YPT have been taking people to places their mother doesn’t want them to go to for ten years now, and one of the most common questions we get asked is “is there anywhere you won’t go?” Well, from Donbass to Iraq and Afghanistan, some of our tours are not advertised on the site because security is most definitely the number-one concern.
But another question we get is “is there anywhere you can’t go to?”
And of course there are many, and not just Area 51! From secret government metro lines like the Moscow Metro-2; the booby-trapped tomb of Emperor Qin Shihuang near the Terracotta Warriors in Xi’an; or even the Ilha da Queimada Grande – otherwise known as Snake Island, Brazil – there are many places only Indiana Jones could explore.
Here’s our top 5:
The Darien Gap, Colombia
We could put a number of parts of Colombia up here, basically the first question most people ask about the country is: is it safe to travel there? And yes, generally, it is. But some places are not exactly on the tourist trail.
Ask a Scottish friend about Darien and he’ll probably wince, but now the Darien Gap is the border area between Panama and Colombia and the only break – or gap, we suppose we should say – in the Pan-American Highway. Some do traverse it, but with the danger of paramilitary groups – both leftist and rightist – drug cartels and local tribes who don’t want to be disturbed, the Darien Gap is pretty much inaccessible.
If you are up for a bit of narco-tourism and civil war history in this really awesome travel destination, join YPT in Colombia in May.
Surtsey Island, Iceland
It’s not just safety that’s the issue though; some parts of the world are closed off for all kinds of different reasons, and as we shall see, they’re often islands.
Surtset Island is a volcanic island in Iceland that is basically a large scientific research lab. In 1965 it was declared a nature reserve and in 2008 a UNESCO world heritage site, and it’s a site where scientists study the natural processes of plant or animal settlement without human contact. So unless you’re a scientist and you’re working on the project, you won’t have a chance of stepping foot there.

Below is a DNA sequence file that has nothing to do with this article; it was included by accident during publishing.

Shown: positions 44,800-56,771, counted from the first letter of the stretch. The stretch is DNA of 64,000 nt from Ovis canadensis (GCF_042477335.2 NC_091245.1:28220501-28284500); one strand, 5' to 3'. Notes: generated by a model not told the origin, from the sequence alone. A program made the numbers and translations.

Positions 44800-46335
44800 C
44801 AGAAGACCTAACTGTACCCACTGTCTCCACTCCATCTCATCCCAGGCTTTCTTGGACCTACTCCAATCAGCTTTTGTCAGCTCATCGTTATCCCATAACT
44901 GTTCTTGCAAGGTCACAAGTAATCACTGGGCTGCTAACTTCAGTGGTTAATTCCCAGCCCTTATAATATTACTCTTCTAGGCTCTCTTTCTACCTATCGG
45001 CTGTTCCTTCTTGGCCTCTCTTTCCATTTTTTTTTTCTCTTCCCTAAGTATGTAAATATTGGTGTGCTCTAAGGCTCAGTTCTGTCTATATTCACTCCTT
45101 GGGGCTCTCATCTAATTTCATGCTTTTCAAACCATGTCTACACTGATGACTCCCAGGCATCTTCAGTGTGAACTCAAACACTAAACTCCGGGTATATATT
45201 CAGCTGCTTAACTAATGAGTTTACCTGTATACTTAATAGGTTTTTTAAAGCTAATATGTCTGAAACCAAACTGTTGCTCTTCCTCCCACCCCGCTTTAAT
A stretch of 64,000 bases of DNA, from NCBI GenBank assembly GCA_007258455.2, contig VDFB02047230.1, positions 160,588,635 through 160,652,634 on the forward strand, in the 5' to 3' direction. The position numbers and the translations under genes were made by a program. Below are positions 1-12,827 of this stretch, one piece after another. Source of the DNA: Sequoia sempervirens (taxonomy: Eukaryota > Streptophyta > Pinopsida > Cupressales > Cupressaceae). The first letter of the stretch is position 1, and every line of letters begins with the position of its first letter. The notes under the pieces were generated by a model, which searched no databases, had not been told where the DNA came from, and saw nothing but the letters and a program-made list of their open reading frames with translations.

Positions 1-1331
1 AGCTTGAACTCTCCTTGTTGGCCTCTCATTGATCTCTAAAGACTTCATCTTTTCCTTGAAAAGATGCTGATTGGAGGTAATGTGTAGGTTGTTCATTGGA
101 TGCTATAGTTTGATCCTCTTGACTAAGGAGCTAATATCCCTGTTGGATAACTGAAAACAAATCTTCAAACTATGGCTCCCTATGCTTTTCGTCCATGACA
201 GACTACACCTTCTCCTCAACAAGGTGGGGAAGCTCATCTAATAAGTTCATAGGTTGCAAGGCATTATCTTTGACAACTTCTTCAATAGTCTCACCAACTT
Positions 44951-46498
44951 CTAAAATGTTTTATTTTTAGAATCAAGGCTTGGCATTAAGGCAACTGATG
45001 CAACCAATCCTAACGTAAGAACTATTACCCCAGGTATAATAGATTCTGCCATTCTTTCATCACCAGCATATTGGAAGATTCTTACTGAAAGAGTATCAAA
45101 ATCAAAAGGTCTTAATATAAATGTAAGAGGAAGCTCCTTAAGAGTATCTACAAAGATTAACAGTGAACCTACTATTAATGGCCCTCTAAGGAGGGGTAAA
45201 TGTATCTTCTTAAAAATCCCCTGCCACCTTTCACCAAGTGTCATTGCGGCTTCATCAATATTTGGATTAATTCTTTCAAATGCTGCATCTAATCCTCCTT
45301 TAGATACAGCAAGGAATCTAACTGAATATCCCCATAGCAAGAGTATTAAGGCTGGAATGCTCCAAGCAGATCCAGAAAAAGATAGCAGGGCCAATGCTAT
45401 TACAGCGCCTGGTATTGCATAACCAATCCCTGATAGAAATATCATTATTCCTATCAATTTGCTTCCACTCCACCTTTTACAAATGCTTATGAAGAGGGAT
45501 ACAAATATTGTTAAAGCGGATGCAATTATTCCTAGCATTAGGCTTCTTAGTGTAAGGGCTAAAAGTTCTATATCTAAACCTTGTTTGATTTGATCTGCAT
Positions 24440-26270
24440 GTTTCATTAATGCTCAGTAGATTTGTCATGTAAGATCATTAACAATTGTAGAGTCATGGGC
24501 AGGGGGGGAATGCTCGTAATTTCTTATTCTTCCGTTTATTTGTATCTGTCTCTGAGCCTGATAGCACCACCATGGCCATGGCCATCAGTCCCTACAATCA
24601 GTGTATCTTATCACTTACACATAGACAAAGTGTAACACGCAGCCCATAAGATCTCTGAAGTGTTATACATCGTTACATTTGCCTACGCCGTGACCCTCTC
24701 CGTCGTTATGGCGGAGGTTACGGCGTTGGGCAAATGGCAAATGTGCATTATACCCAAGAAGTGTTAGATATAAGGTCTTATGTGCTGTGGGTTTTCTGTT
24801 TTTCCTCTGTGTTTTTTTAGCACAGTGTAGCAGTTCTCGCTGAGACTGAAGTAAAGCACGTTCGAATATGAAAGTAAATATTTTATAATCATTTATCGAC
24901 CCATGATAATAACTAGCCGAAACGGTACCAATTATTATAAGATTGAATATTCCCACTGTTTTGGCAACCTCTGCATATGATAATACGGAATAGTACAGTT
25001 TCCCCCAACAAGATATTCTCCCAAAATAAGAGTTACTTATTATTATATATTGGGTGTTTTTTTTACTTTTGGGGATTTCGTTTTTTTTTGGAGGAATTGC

Visit Iceland and join YPT’s cruise to Greenland for some whale watching and the Northern Lights.
Church of Our Lady Mary of Zion, Ethiopia
Another common reason for not being able to visit a place is on religious grounds. Of course that doesn’t mean it’s not open to everyone, but to a significant percentage of travellers it’s off limits.
Mount Kailash in Tibet is revered by Buddhists, Hindus and Sikhs alike, and it is absolutely forbidden to climb the mountain face; instead you can join the pilgrims walking around it or just go to Mt Everest instead.
Saudi Arabia is notoriously hard to visit, and the entire city of Mecca, unless you’re a Muslim, is again off-limits.
It’s therefore not uncommon for religious sites to be off-limits to many, but the Church of Our Lady Mary of Zion in Axum, Ethiopia certainly takes the biscuit. Only one person is allowed in – the guardian monk – and he is appointed by the previous monk and stays in his position until he dies, whereupon the next appointee takes over. This secrecy is because they claim to hold the Ark of the Covenant inside, and of course the best way to prevent counter-evidence is…
Join YPT in Ethiopia in May on our first group tour to this fascinating country.
Mezhgorye, Bashkortostan, Russia
Mezhgorye is a secret town of 20,000 people or so near the Ural Mountains in Russia, and is completely off limits to outsiders.
This is because it was most probably created to house the secret bunkers where Soviet officials and generals would flee to in the case of a nuclear strike on the USSR. It’s also used as a repository for valuable items and foodstuffs.
And with the fall of the USSR, Mezhgorye – controlled directly by the federal government – just kept on going!
For your (almost) complete Summer Soviet Adventure, book up with YPT.
North Sentinel Island, Andaman Islands, India
But for one place it’s not just plain old religion, politics, environmental or just reasons of civil unrest. The Sentinelese people on North Sentinel island in the Indian Ocean just really don’t like outsiders.
They have resisted attempts at communication for as far back as people can remember, and have possibly been living there for 60,000 years without much contact with the outside world. The South Sentinelese can’t even understand their language, so there’s not much luck for the rest of us.
Pretty much anyone who tries to go to shore, whether because of shipwreck and the need of shelter or to take the Word of God to the islanders, ends up dead in a hail of arrows. The locals even fired arrows at an Indian government helicopter that went to see if they needed assistance after the deadly tsunami.
And to be honest, in a world of hyper-globalisation and ever-expanding communications networks, some people just deserve to be bloody left alone.